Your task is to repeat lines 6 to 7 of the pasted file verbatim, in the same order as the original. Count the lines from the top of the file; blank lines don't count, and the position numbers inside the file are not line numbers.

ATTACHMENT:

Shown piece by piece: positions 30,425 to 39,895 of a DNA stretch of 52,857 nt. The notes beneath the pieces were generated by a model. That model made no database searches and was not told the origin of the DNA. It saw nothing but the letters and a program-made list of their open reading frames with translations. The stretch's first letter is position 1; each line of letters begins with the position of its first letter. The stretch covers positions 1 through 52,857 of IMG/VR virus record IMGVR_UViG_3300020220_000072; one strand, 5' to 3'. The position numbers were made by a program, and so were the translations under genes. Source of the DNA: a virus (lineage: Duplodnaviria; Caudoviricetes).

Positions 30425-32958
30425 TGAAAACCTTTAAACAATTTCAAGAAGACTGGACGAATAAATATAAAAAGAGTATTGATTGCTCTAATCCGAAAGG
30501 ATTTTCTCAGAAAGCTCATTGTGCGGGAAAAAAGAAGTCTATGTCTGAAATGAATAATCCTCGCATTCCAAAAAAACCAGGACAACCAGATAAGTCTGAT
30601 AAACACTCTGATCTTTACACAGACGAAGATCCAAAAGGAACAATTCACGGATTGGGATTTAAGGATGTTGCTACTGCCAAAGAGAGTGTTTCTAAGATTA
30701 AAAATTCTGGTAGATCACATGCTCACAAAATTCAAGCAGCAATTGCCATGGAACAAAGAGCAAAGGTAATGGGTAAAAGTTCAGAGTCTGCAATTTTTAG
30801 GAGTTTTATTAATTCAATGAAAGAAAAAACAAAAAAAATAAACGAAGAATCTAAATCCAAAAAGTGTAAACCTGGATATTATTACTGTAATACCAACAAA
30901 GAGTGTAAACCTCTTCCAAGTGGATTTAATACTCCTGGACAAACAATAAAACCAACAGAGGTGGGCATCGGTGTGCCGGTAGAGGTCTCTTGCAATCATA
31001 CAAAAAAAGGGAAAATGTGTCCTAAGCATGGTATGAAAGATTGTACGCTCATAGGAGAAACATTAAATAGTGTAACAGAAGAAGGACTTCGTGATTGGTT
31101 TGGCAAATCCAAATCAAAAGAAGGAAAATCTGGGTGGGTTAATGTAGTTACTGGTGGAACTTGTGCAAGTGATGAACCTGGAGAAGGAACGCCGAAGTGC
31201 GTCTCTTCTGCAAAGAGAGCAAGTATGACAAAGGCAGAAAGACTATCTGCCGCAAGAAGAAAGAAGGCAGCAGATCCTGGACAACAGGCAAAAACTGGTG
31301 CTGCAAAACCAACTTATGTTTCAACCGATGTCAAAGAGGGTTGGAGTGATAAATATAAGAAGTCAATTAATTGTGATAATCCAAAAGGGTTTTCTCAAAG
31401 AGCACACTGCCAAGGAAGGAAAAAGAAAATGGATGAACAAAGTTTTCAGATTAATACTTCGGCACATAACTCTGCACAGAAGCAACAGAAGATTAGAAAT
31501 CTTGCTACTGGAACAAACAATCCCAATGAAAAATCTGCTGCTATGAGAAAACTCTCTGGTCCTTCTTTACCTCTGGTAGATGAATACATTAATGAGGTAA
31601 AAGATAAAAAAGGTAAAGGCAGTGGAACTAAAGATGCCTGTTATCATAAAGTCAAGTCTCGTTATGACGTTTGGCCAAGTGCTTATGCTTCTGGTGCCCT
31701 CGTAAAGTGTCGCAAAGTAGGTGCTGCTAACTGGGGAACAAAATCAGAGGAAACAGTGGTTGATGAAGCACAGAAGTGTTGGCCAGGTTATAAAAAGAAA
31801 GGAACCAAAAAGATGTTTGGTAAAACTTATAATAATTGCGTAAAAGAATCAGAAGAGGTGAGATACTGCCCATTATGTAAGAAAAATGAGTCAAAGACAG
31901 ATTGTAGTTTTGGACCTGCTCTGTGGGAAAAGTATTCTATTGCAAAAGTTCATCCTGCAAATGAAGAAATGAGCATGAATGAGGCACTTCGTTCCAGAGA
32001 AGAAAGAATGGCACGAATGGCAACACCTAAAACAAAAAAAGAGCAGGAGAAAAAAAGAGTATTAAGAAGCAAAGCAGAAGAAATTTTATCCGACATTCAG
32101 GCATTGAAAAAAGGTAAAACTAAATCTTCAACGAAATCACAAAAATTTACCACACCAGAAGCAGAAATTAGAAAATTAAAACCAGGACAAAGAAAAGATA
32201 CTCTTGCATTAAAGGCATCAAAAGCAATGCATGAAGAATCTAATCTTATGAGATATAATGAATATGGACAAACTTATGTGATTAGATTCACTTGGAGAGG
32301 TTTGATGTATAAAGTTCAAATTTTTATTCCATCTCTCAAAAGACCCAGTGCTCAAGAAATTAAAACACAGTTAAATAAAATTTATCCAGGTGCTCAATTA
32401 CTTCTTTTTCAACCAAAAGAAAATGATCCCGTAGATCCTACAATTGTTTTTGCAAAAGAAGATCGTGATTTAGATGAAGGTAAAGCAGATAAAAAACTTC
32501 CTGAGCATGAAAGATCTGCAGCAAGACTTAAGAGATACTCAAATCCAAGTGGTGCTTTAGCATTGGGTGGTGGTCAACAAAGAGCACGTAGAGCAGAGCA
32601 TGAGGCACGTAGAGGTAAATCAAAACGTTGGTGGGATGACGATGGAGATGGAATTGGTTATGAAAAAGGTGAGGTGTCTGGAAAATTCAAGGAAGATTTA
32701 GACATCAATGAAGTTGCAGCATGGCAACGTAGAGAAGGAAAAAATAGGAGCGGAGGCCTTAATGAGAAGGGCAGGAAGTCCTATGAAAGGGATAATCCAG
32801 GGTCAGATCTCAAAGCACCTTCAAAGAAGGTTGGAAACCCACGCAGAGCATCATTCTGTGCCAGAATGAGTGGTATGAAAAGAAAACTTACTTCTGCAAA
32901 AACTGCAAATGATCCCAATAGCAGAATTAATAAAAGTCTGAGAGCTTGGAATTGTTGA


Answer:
30701 AAAATTCTGGTAGATCACATGCTCACAAAATTCAAGCAGCAATTGCCATGGAACAAAGAGCAAAGGTAATGGGTAAAAGTTCAGAGTCTGCAATTTTTAG
30801 GAGTTTTATTAATTCAATGAAAGAAAAAACAAAAAAAATAAACGAAGAATCTAAATCCAAAAAGTGTAAACCTGGATATTATTACTGTAATACCAACAAA